‘Lowell Nesbitt: Apollo 69’ Lands in Wichita

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‘Lowell Nesbitt: Apollo 69’ Lands in Wichita

Lowell Nesbitt's Towards a New Humanism, 1969. Orthochromatic film photograph.

Lowell Nesbitt's Towards a New Humanism, 1969. Orthochromatic film photograph.

Becca Yenser

Lowell Nesbitt's Towards a New Humanism, 1969. Orthochromatic film photograph.

Becca Yenser

Becca Yenser

Lowell Nesbitt's Towards a New Humanism, 1969. Orthochromatic film photograph.

Half a century ago, people around the world celebrated as Apollo 11 landed on the moon. Now, thanks in part to Ulrich Connections (a pilot program of the Ulrich), an art exhibit on campus serves to remember and revitalize the excitement and awe surrounding space flight. 

“Lowell Nesbitt: Apollo, 1969” features nine stylized prints made by the American artist. His striking, behind-the-scenes work depicts NASA training and technology. Nesbitt, commissioned by NASA to pay tribute to the Apollo 9 and 13 missions, produced the work from 1969 to 1970 during his time at Cape Canaveral. NASA accurately predicted that he would document the space missions in an accessible, exciting way. 

The prints are bold pieces that tell the narrative of an important time in American space history. In Lunar Module, one can witness how Nesbitt’s loose style allows him to purely represent larger ideas. A jumbled, bulky machine fills the center of the frame, with loose wires running fluidly off to the side. A hint of a staircase takes up the left quarter of the print. Everything seems to be in motion, as if the whole thing might topple. In this way, Nesbitt effortlessly imbues machinery with humanity.

Nesbitt, considered part of the Photorealism movement, pushes the boundaries of this categorization with distortion and stylization. The prints are straight forward with minimal colors: gold, silver, black, white. Shape and pattern take precedence over surface details. Incongruously, Nesbitt’s prints resemble Edward Hopper’s paintings in the simplification of shape and use of strong geometric design. A clock in “Spacesuit Checkout, 1969” remains faceless; a switchboard has just a few dials. You get the point, Nesbitt seems to be saying. He’s interested in conveying representation, without getting bogged down in the minutiae. Perhaps this nudge into imagination makes the prints all the more engaging.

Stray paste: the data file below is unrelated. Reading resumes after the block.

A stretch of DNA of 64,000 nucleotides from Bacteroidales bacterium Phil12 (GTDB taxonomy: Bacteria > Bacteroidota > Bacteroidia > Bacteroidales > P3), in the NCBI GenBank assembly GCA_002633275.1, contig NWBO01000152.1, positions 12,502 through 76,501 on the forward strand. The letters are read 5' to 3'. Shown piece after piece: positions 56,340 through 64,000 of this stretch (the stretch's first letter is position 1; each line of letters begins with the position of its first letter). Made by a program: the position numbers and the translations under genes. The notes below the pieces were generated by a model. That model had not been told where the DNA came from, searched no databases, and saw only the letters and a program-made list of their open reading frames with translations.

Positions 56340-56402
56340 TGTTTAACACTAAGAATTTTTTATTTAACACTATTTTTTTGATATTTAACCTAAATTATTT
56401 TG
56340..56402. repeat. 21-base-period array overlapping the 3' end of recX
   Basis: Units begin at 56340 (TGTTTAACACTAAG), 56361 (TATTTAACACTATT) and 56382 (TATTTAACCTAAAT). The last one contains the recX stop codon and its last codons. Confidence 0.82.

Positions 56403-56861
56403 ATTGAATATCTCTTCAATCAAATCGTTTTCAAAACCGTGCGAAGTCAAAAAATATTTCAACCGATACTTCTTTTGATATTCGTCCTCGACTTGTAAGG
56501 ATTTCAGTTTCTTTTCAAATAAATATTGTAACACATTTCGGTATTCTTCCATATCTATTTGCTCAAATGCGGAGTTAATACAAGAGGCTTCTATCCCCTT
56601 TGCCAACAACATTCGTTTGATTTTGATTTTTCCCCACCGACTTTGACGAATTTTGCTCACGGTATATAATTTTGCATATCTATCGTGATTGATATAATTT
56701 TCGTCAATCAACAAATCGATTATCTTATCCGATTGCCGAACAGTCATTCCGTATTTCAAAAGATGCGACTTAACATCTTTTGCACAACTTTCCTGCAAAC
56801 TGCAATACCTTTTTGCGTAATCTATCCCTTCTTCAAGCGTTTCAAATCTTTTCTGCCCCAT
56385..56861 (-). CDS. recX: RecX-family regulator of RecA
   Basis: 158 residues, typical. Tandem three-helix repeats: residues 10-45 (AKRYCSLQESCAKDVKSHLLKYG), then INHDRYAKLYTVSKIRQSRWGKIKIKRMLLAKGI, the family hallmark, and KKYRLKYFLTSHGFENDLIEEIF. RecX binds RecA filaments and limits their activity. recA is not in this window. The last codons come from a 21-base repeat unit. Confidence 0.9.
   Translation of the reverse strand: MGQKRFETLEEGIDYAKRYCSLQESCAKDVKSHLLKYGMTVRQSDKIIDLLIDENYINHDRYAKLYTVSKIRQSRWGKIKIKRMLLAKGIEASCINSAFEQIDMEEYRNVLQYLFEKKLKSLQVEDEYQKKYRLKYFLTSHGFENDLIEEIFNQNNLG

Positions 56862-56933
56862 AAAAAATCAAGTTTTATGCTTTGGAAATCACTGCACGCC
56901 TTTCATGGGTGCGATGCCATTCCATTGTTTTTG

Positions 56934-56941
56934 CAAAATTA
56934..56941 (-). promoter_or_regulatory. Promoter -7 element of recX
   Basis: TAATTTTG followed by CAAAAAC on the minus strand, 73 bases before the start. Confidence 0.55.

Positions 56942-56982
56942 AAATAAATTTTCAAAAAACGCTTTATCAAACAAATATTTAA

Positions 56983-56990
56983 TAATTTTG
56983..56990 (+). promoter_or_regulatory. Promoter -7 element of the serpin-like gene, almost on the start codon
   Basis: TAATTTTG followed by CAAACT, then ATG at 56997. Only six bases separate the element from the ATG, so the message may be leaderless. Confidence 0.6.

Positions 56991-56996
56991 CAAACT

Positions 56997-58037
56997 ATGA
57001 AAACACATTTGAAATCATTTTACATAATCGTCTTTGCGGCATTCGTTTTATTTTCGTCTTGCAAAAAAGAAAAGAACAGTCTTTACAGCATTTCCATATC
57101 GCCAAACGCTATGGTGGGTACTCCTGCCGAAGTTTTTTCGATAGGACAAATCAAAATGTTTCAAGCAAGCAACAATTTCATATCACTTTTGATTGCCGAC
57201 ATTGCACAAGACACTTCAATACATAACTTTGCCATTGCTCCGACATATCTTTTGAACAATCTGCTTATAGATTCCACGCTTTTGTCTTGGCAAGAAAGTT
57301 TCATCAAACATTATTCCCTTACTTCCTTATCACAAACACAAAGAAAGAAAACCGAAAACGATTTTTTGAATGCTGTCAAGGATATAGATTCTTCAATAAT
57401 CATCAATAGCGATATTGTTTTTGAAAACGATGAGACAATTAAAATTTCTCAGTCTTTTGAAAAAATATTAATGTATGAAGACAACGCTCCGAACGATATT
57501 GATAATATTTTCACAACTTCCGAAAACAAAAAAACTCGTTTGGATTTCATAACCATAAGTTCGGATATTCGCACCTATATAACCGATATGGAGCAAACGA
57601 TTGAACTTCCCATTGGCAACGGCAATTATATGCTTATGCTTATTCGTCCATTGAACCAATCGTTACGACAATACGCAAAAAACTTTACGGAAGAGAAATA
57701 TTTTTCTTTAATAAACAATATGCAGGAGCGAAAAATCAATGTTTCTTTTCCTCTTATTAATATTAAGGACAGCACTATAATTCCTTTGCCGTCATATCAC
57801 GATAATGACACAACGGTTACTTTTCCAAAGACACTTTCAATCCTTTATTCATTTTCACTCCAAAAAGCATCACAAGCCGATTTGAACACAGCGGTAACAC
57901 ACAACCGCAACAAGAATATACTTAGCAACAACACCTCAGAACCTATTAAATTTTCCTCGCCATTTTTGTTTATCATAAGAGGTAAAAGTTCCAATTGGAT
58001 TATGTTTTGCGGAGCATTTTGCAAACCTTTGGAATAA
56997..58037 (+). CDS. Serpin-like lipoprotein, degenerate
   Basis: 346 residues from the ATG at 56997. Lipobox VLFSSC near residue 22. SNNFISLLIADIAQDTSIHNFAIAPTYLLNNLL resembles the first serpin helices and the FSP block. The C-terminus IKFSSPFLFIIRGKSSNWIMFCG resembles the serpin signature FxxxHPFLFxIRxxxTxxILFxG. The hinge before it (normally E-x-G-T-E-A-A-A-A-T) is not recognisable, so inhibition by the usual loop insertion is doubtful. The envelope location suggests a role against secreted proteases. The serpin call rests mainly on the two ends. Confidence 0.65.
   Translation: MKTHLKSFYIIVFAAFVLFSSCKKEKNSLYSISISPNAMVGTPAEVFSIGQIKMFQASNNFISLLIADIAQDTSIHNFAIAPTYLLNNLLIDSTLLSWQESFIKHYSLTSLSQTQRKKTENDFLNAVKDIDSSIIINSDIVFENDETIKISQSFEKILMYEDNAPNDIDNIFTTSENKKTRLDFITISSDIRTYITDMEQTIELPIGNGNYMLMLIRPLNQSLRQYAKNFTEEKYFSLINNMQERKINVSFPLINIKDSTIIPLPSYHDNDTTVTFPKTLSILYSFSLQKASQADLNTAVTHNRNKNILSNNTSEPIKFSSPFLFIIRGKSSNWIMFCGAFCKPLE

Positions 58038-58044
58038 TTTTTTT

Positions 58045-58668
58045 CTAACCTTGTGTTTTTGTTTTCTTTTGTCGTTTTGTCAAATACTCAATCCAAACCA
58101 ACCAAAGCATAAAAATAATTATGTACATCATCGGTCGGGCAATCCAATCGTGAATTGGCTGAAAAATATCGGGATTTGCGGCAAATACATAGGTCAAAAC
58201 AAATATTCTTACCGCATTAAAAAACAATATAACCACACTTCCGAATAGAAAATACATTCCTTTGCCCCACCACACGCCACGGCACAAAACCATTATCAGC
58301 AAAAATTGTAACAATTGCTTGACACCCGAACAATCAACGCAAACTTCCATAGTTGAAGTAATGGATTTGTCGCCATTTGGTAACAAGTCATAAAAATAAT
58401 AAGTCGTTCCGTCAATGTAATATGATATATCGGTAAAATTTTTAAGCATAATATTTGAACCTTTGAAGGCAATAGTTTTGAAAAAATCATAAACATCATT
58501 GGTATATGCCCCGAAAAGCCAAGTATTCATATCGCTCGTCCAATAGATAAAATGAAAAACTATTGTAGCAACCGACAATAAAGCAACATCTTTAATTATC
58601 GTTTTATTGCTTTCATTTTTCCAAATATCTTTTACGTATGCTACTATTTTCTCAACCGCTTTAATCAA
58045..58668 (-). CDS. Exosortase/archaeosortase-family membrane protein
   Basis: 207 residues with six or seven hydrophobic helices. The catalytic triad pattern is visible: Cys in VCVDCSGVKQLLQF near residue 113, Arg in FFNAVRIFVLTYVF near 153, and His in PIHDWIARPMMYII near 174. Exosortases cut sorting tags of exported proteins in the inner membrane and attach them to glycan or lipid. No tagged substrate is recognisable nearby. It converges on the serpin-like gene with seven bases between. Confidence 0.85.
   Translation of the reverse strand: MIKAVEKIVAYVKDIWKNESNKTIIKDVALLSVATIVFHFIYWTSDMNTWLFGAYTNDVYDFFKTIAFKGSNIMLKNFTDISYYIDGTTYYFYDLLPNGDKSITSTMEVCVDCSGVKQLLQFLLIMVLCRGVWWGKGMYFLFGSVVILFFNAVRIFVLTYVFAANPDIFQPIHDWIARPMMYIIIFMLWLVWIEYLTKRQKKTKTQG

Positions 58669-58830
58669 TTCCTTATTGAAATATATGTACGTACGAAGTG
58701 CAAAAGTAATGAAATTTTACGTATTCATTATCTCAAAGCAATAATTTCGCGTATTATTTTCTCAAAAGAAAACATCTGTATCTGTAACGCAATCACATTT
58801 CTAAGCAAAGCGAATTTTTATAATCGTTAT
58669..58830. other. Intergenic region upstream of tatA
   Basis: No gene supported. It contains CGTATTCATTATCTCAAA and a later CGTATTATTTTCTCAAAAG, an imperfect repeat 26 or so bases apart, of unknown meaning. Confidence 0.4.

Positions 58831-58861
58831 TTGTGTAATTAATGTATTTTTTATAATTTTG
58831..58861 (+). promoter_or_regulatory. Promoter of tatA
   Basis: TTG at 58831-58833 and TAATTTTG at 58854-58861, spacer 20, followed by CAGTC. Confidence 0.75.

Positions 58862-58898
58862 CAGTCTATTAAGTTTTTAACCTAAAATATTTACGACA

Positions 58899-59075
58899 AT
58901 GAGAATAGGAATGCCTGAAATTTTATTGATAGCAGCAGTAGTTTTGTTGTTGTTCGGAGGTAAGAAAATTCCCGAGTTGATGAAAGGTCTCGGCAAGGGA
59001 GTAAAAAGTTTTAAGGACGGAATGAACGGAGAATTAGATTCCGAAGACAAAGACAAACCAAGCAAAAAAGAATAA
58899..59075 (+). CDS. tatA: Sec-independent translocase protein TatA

The NASA prints are well-regarded in the art world, but it was a different subject that ultimately solidified Nesbitt’s fame. He is most well known for his botanical depictions, which he painted in the 1970s. Nesbitt created giant, striking, hyperreal flowers that evoke drama and sexuality. The breadth of his subjects cannot be overstated ⁠— Nesbitt also painted his dog, computers parts, and men in the nude. But although his subject varied, his aesthetic remained relatively the same: loose, bold, geometric. 

It’s not everyday that Wichita is home to such a rare and compelling collection of art. For a short time, the community has the privilege of appreciating this singular artist’s interpretation of an important era in American history. 

The exhibit is on display on the second floor of the John Bardo Center (formerly the Experiential Engineering Building) through November 17. The exhibition is free and open to the public.